I have to start out by saying that I’m mad. I’m mad because what happened to Bol Bol in the 2019 NBA Draft makes no sense. We live in an era of the NBA where we have 7-foot tall men shooting 22 feet from the basket because it’s more efficient to do so. Yet, we live in the stone age when we think about the draft and medical history. I don’t know the extent of Bol Bol’s medicals, but let’s just be honest. NBA GMs are scared. Scared of taking any risk that might make them “look bad.” They’re scared to not gain any return on their “valued” draft picks they spend accumulating or shipping off all season. If they are so valuable, then why did the Warriors draft Jordan Poole 28th overall? He wasn’t even supposed to be drafted in some mocks!
With all this being said, Bol Bol is another “risky” prospect who’s full of talent that GMs will learn to regret. Here’s why:
1. Bol Bol’s skills are perfect for the modern NBA.
Centers in today’s NBA need to be able to have the following list of skills.
- Rim Protection
- 3-Point Shooting
- Pick & Roll Defense
- Pick & Roll Offense
Now anybody with all of these skills would be the perfect center and Bol Bol legitimately has 3 of the 5 skills. He’s an excellent shooter from 3-point range (52% in college), and has natural shot blocking skills as well (2.7 BPG). He even adds excellent ball handling skills and showed off tough shot making while at Oregon. His talent is far beyond those of most players his size. Without his injury, he would have easily been a top-10 pick in this year’s draft.
2. Second round picks are overvalued already
From 2003 to 2013 a total of 330 players were taken the the 2nd round of the draft. Of that number, those players fall into the following categories, according to the Cauldron:
- Players who never play in the league (26%)
- Players who play for 1-3 years (48%)
- Players who play 3+ years (26%)
For reference, the average career for an NBA player is 4.5 years, regardless of draft status.
Every GM assumes that every single pick needs to last 10 years as a pro, when in reality, being short sighted is not a disadvantage. You have to pick talent when it is there. Let’s say, theoretically, Bol Bol’s foot injury means he could only play 6-7 years in the NBA. Brandon Roy had a similar length career and impacted his teams greatly. Are you telling me that you wouldn’t take 6-7 years of a player who averaged 18.8 PPG over his career? NBA players rarely last long in the league as it is and getting production from any 2nd round pick is a luxury. If you hit on Bol Bol, you are getting a starting level player with a ton of upside.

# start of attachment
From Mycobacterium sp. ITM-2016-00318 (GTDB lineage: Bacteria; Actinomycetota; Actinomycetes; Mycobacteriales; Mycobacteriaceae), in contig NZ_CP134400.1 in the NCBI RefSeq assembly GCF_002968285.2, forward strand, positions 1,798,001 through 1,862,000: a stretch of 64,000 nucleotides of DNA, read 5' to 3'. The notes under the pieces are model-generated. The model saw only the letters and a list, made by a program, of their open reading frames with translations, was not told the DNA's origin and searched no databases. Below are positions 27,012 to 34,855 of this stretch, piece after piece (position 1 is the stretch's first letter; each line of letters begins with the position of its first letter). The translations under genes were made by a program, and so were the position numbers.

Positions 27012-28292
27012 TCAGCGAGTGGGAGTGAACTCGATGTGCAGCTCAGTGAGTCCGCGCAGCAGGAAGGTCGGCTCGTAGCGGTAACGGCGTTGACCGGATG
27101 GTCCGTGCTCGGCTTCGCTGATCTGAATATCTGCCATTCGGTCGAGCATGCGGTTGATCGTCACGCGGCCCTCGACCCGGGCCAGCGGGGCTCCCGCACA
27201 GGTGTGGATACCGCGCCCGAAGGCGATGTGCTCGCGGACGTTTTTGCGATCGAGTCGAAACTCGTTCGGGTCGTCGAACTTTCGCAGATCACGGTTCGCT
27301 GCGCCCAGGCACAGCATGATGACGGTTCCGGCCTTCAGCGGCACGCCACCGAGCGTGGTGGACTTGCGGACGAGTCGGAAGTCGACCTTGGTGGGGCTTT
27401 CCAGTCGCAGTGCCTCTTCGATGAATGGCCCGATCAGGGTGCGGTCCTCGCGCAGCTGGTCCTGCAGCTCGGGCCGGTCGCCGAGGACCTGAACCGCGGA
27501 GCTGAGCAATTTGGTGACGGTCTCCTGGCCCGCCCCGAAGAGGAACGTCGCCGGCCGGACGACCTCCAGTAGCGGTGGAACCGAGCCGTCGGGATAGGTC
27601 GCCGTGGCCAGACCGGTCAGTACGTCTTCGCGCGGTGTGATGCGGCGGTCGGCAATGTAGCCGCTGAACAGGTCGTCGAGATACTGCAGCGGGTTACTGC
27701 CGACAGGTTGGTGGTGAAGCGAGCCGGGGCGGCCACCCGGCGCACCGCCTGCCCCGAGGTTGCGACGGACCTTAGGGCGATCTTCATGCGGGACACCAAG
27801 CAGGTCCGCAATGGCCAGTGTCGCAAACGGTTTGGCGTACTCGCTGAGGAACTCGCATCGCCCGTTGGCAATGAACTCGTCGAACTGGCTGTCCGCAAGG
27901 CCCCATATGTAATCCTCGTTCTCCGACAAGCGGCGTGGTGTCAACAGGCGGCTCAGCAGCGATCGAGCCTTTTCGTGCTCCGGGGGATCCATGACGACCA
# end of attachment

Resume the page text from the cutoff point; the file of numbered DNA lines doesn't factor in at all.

3. Denver Knows what they are doing
Bol Bol is slight, at 208 pounds, but he has time to put on weight. Have we not seen the photos of Giannis Antetokounmpo when he was drafted? Giannis wasn’t the perfect size when he entered the league and now, he’s a dominant physical force. Good NBA franchises know how to transform NBA bodies and Denver just so happens to have some recent training with Nikola Jokic.
Denver has a deep roster already, and can let Bol Bol train, get stronger and then let him hit the floor running. Bol Bol also has no pressure to produce right away.
The NBA is about stars, and you either have them or you don’t. Why do you think Minnesota is frantically working to find another star to play with Karl Anthony-Towns? Because one star doesn’t do it anymore in today’s NBA. In a league where stars are needed more than ever, you need to take risks. Talent like Bol Bol doesn’t always come around, so passing on him is not only stupid, but irresponsible for building your team’s future. Your team has to be focused on the process over the results. You have to see the larger picture as an NBA franchise. Denver knows they are not a high priority destination for free agents, so developing home-grown talent is the only way to get stars. Bol Bol has the chance to be a star and Denver got him with the 44th pick. Injury histories have pushed players like OG Anunoby and Malcolm Brogdon down draft boards, and the Raptors and Bucks are better for it.
Bol Bol is a very unique talent, but he won’t be the last player of his kind to be knocked by the process due to injury history. The NBA is about accumulating talent, and an injury history shouldn’t scare teams like it used to. Kevin Durant is coming off of an Achilles tear and teams are lining up to pay him $200 million or more. So why should it be different in the draft? You should always bet on talent, and Bol Bol is going to show why.